Cedar Roof Decking - Birdhouse Green Roof
Included are several DIY photos of how to put a green roof on a birdhouse and more of a LEED Platinum Doghouse (we won 1st place in AIA Barkitecture competition)!

Birdhouse Green Roof - Double Sided Roofing Tape

First photo is of the birdhouse roof decking.

Green Roof Birdhouse - Membrane Installation

Next photos is the double sided tape allied to the cedar decking.

Third is the waterproofing membrance serving also as a root barrier.

Green Roof Birdhouse - Grow Weave Mat

Fourth is the grow weave mat, then the ridge cap (made from recycled copper flashing) and trim work.

Green ROof Birdhouse - Copper Ridge Cap

Agaves and succulents are added, along with a mixture of drought resilient wildflower seed.

Green Roof Birdhouse - Plants and seed added...

The concept here is exactly the same process we use on large, large green roofs.  This type of system is called an extensive green roof and on the sloped birdhouse roof the soil is stabilized with a natural stabilizer such as agar (you can use flour also if you cannot find agar)...

For other unique holiday gift suggestions - how about a LEED Platinum qualifying doghouse with a green roof!

Green Roof Doghouse

Green Roof Doghouse

This doghouse won the AIA Barkitecture contest!  We used a variety of succulents and perennial peanut.  Rainwater is cleaned through the special roof soil media and then recycled into the stainless steel watering bowl.

Happy Holidays and Happy Green Roofing!


Friday, December 17, 2010

Green Roof DIY Plant Starter Greenhouse - On the Cheap

Green roofs are harsh mini-eco-climates and may not always be the best place to germinate seeds.

So if you have a seed source for a particular plant you want to use on your green roof - or elsewhere in your permaculture gardens - a seed starting greenhouse or hothouse may be helpful.

Greenhouse for Green Roof Plants - Cheapo but Works!
Yet in today's economy many of us do not have the extra dollars or euros to spend on a hothouse or greenhouse.

The photos here and sketch are of a very nice greenhouse we recently built out of scraps.  Our total out-of-pocket cost was about US $20!

The greenhouse is 12' wide by 18' long by 8' tall - 3.7M wide x 4.5M long  x 2.4M tall (approximate dimensions).

Green Roof Plant Seedlings
Surprisingly, this week as the temperatures outside dropped to around 20F  -6.7C  ice formed on the inner portion of the pastic however the jugs of water we had sitting in the greenhouse did not freeze.

All the seedlings were cold but fine - not frozen.

The greenhouse's performance pointed to two important facts - 1. you can build a great little greenhouse out of scrap and, 2. by adding jugs of water to the inside of the greenhouse you can keep the hothouse warm enough to protect plants.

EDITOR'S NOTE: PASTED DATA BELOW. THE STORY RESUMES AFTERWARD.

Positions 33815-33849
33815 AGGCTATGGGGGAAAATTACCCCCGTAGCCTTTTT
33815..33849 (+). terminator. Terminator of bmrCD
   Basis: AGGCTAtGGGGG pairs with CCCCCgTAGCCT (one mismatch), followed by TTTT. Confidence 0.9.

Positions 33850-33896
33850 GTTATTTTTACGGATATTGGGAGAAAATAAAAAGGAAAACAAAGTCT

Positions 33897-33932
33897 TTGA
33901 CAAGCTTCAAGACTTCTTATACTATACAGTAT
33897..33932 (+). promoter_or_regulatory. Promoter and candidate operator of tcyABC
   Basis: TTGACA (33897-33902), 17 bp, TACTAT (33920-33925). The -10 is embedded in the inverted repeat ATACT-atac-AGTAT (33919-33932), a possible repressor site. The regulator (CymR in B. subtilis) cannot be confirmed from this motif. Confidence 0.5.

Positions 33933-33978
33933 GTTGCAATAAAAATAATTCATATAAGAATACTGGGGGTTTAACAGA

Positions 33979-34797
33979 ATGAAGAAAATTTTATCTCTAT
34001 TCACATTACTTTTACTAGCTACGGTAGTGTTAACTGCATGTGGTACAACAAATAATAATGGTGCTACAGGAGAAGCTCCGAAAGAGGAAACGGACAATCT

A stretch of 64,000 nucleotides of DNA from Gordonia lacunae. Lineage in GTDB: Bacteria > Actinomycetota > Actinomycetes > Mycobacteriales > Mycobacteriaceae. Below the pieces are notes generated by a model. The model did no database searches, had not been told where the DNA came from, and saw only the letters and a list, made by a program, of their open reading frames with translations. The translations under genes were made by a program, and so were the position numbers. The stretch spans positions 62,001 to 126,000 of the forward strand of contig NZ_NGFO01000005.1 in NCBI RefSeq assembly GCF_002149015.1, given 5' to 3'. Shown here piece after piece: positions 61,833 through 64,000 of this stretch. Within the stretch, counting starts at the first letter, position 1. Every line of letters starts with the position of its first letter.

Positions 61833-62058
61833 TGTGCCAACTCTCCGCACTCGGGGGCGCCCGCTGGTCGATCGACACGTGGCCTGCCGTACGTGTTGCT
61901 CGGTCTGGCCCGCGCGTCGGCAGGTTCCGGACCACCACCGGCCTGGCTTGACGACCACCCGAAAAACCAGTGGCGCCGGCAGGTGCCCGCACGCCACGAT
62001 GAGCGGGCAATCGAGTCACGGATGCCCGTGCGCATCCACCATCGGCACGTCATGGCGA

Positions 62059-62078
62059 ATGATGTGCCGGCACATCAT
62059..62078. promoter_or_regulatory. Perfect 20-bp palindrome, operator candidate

Water Jugs Store Heat - Keeps Greenhouse Warm
Water has a high specific heat value and stores heat absorbed during the day from sunshine, releasing the heat back into the greenhouse at night when the temperatures are cooler.

To build the hothouse, first find 6 lengths of scrap pipe.  We used metal fence posts we had found in a scrap pile where someone was remodeling a house.  Take a big hammer - we used a sledge hammer and drive the pipe into the ground spacing them about eight or nine feet apart (2.5M).  Make 2 parallel rows of these installed pipes - see the sketch.

DIY Hothouse by Kevin
To the pipes we added flexible 1/2" electrical conduit we had left over from a construction job.  This conduit is very inexpensive to buy at the hardware store - about US$1.50 each - you need 7 total.

Attach one side with a ZipTie (WireTie) of the conduit to a pipe in the ground and then easily bend the other side over to the opposing pipe.  Proceed to attach, bend and attach all the conduit to the pipes to make the hoops.

We then covered the hoops with a piece of left over greenhouse plastic and attached the plastic to the hoops and pipes with Big Office Paper Clips - they work great.

Presto - the greenhouse was built!  Green Roof Seedlings are now growing!

Good luck with yours and as always - Happy Green Roofing....Kevin

Wednesday, December 15, 2010

Green Roof Ethnobotany - Chinese Tallow, Sapium sebiferum (Triadica sebifera)

Chinese Tallow tree, also known as Popcorn Tree (due to seeds that resemble popped Jiffy Popcorn), Sapium sebiferum (Triadica sebifera), is one of the most persistent invasive species affecting green roofs in Florida and across the southeastern US.

Chinese Tallow Green Roof Exotic Plant
Benjamin Franklin introduced Chinese Tallow to the US East Coast.

With beautiful fall color, Chinese Tallow was originally brought from Asia.  The tree has rapidly spread across the Gulf Coast region.  According to Wikipedia, 25% of all trees in Houston are Chinese Tallow.

Chinese Tallow is the third most important vegetable oil crop, ranking only behind algae and palm oil.

Bees love the plant and the tree produces larges amounts of nectar.  Beekeepers seek out groves of Chinese Tallow for their colonies.

Chinese Tallow is listed as a Class 1 Invasive plant in Florida by the Florida Exotic Pest Plant Council (FLEPPC).

Birds love the seeds of this plant and we find Chinese Tallow plants sprouting across green roofs each spring.

Understanding the types of local plants is key to maintaining a successful green roof long term.

As always, email your comments or questions!